Three Equity Methods To Raise Small Business Capital

Three Equity Methods To Raise Small Business Capital
word small business displayed on calculator

A small business needs cash infusions in each and every phase of its life. Capital will be required either at the start of a business or to grow it. For that reason it is vital for a small business entrepreneur to look at and evaluate his/her options as well as the nature of capital needed before taking the final call.

Click Here For More Market Exclusive Updates & Analysis

An entrepreneur can raise capital in two main ways, either equity or debt. Under the equity method, an owner has to give a share of his/her business to the investor in return for cash or capital invested. Using equity, a business owner does not repay the money. However, he/she will have to share controlling power of the company with the investor in accordance with the capital invested.

On the other hand, the debt method simply puts the business owner under obligation to repay the borrowed capital along with the applicable interest within the agreed upon time. Though the business owner does not have to give controlling power to the lender under the debt method, there is a risk of losing collateral in case the business fails to pay the borrowed sum.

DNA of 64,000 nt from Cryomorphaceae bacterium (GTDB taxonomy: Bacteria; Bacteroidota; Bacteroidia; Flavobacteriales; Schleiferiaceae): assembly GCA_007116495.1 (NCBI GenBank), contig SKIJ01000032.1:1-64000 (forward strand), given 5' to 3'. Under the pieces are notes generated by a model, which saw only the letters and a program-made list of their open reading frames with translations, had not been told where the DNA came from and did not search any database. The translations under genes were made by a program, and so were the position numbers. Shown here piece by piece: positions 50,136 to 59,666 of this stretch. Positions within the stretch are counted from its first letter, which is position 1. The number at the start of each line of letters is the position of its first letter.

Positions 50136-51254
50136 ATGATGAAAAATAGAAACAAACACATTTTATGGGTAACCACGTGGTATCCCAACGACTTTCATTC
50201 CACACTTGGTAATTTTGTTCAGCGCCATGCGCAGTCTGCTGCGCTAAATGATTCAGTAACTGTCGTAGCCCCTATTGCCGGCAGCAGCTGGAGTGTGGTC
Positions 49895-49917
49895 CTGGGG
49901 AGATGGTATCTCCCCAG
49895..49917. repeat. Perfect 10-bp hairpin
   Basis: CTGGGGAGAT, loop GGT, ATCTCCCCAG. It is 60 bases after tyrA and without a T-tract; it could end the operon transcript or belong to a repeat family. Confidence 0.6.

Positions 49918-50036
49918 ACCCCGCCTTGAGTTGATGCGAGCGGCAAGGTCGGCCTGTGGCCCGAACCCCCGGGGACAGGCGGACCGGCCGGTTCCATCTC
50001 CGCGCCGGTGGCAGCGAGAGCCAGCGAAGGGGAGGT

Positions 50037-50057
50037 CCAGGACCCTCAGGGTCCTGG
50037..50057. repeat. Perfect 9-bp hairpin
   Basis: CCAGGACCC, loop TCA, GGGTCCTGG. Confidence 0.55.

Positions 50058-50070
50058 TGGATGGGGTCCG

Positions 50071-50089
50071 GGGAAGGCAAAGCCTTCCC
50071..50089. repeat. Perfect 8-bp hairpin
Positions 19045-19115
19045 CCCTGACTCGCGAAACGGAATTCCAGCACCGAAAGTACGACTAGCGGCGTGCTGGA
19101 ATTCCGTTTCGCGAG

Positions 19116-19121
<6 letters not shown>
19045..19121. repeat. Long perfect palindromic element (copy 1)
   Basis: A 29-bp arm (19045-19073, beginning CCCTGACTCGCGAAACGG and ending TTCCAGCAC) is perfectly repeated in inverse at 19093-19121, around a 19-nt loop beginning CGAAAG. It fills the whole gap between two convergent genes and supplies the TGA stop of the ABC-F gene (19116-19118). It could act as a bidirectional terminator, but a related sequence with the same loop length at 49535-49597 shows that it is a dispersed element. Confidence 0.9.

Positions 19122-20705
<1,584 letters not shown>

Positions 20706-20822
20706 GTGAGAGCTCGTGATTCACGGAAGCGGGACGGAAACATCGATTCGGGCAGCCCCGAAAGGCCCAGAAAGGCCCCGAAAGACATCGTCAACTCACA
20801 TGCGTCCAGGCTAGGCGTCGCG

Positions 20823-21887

Here are some of the methods used to source capital through the equity method.

  1. Bootstrapping – Sourcing capital through bootstrapping means that the business owner invests the operating revenues again into the business instead of seeking cash outside. The biggest benefit of this method is that an entrepreneur will not lose any controlling share of the company and would not be dependent on outside lenders.
  1. Cloud Funding – some online platforms have emerged that allow entrepreneurs to share their ideas with potential investors online. If an idea is a hit among investors, then a business can easily raise funds from multiple investors at a single time.
  1. Venture Capital – Venture Capital firms represent those investors who are willing to invest larger sums into a business. However, these firms look to acquire a significant portion of the business or controlling interest in return.